Baby-Friendly e-Newsletter : Infant and Toddler Feeding Case Files (March 2023)

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Improving Weight Gain in Premature Babies with Fat-rich Breastmilk


Ms Wong Ka Yin

APN, IBCLC, Trainer (WHO BF course)


Content Highlight

Bronchopulmonary Dysplasia (BPD), a chronic lung disease, is the most common complication in extremely preterm babies. Optimal nutritional support plays a critical role in managing BPD.1,8 In this article, we discuss how a mother builds up her confidence in meeting the nutritional need of her preterm baby by providing fat-rich breastmilk, using specific pumping techniques.


Case History

Lily was a 36-year-old mother with good past health. She was admitted at 24 weeks of gestation due to premature rupture of membrane. After one week, she gave birth to Anne, her second baby, by normal vaginal delivery. As an extremely preterm baby, Anne was admitted to the neonatal intensive care unit (NICU) immediately. Her birth weight was 700g. She had respiratory distress requiring a prolonged period of mechanical ventilation and oxygen supplementation.  She subsequently developed BPD.


Lily was very keen on breastfeeding. She had breastfed her first girl who was then 2 years old. She started expressing her breastmilk soon after delivery and fed Anne with breastmilk exclusively after she had weaned off parenteral nutrition. Her daily feeding input was kept at no more than 150ml/Kg/day. The breastmilk was fortified with micro-nutrients and calories as recommended by the dietitian. However, her weight gain was not satisfactory. Lily became unconfident in continuing breastfeeding and considered switching to formula feeding.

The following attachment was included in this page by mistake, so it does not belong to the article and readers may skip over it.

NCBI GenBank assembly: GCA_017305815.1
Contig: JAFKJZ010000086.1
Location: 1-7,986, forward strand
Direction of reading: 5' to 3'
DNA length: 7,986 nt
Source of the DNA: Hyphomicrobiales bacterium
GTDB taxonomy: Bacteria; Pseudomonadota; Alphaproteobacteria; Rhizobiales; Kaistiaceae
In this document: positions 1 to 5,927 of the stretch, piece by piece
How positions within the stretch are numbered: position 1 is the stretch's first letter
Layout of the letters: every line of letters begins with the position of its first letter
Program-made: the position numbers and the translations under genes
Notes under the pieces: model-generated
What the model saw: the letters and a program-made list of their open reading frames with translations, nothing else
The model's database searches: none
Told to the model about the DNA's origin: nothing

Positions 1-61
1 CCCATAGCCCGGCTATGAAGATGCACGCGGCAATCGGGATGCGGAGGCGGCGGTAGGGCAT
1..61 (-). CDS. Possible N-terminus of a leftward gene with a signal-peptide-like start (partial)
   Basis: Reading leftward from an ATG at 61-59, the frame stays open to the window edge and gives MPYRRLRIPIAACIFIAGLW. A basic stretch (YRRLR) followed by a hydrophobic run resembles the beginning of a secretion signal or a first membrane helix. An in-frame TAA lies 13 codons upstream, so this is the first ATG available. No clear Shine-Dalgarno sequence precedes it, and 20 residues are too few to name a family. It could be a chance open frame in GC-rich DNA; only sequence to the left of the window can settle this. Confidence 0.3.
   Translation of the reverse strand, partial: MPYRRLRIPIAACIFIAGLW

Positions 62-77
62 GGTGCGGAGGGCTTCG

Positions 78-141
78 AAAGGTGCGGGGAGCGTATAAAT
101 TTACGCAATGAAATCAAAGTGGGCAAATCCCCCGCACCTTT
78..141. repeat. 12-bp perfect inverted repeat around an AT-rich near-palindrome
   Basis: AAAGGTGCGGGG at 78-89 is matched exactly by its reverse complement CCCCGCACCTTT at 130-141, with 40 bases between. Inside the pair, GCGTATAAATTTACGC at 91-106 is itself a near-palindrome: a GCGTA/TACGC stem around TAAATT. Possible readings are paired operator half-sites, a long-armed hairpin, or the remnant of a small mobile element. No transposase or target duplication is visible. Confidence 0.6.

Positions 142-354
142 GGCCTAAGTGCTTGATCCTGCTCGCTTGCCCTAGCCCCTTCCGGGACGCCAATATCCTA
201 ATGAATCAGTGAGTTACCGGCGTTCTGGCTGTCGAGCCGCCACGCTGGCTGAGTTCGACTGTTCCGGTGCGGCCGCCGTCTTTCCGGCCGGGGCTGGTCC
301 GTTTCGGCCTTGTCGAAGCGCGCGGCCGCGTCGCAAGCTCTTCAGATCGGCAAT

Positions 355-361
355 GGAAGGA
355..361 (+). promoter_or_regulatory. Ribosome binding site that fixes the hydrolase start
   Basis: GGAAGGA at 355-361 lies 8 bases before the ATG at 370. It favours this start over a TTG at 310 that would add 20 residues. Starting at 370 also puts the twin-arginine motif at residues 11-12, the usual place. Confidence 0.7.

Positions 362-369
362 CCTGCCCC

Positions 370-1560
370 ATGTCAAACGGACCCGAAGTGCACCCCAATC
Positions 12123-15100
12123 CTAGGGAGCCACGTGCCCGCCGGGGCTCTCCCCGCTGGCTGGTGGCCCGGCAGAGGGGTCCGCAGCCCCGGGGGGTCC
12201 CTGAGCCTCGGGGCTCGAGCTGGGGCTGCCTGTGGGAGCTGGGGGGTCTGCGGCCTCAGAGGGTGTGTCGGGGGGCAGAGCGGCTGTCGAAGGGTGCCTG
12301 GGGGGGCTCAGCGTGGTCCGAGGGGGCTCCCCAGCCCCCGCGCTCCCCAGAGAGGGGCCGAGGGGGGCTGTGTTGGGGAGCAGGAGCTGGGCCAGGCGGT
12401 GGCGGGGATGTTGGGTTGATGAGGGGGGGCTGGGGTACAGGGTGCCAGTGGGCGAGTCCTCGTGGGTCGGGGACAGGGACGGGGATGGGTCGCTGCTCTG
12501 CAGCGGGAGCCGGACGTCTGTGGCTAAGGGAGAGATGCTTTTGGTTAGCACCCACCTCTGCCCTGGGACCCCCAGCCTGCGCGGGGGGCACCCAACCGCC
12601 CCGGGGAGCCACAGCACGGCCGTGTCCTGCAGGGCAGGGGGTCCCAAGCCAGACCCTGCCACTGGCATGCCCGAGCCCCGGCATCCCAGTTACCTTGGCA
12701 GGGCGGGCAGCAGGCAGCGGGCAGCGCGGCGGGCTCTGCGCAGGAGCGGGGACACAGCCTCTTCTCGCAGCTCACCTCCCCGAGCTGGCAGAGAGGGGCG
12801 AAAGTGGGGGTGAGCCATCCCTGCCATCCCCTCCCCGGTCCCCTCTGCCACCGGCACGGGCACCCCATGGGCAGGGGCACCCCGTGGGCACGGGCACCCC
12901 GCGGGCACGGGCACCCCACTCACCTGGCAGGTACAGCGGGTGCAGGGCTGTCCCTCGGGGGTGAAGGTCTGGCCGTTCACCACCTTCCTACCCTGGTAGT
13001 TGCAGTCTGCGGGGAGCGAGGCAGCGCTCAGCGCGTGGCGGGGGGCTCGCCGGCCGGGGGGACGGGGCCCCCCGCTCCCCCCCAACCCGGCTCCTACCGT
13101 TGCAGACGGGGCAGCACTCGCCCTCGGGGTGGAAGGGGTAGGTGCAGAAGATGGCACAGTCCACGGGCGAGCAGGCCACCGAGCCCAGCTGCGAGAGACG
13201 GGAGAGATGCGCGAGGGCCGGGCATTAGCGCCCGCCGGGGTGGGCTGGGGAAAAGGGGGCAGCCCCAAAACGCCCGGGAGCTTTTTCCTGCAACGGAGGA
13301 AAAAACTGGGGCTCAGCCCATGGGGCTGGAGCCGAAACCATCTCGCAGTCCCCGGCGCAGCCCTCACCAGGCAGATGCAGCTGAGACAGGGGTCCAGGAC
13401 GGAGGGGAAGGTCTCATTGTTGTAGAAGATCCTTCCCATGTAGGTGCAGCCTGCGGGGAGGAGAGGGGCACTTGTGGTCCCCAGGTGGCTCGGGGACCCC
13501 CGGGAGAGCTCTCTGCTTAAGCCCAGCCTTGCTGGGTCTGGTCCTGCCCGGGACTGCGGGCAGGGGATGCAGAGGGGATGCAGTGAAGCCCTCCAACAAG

I talked with Lily, listened to her concerns and accepted her feelings. Lily was worried that her breastmilk was not nutritious enough which had resulted in Anne’s poor weight gain. I explored in detail how she expressed her breastmilk. Lily used a hospital-grade electric double breast pump. She expressed every 4 hours throughout the day with a daily production of around 600ml. She would save the breastmilk from the first three pumping sessions for Anne whose daily fluid requirement was only 264ml at the time. The subsequently expressed breastmilk would then be given to her elder daughter or stored. I suggested pumping regimes / techniques which would increase the fat content of her breastmilk.


1) Fractionating the Breastmilk into Foremilk and Hindmilk

Foremilk is the milk that flows out of the breast at the beginning of each milk removal while hindmilk is that flows near the end. The fat content is richer in the hindmilk which can be 1.6 times more than composite breastmilk.2 This renders the hindmilk more energy dense.3 Studies have shown that preterm babies fed with hindmilk had a better weight gain when compared to those on composite milk.2,4

Fractionating the breastmilk allows collection of the fat-rich hindmilk. Among several fractionating methods, “time” method is more commonly used.3,4 Breastmilk obtained 2-3 minutes after the let-down reflex when milk ejection becomes obvious is considered the hindmilk.3,4,5 As Lily’s daily milk production almost doubled Anne’s requirement, I suggested Lily to adopt the “time” method to fractionate her breastmilk into foremilk and hindmilk. The hindmilk from every pumping session would be reserved for Anne while the foremilk collected for her elder daughter or other purposes.


2) Using Hands-on Pumping Technique

It is a technique combining electric pumping with manual manoeuvers such as breast massage, compression, stripping and hand expression as necessary. It is hypothesized that hands-on pumping can increase the fat content of expressed breastmilk by removing the viscous hindmilk more efficiently than electric pumping alone.6 Through the hands-on pumping technique, the fat content of breastmilk can be more than 60g/L while that of composite breastmilk is typically 25-45g/L. This technique can increase the fat content by at least 33%. It is also a good technique to increase the breastmilk production in mothers of preterm babies as they are about 3 times more at risk of low milk production than mothers of term babies.7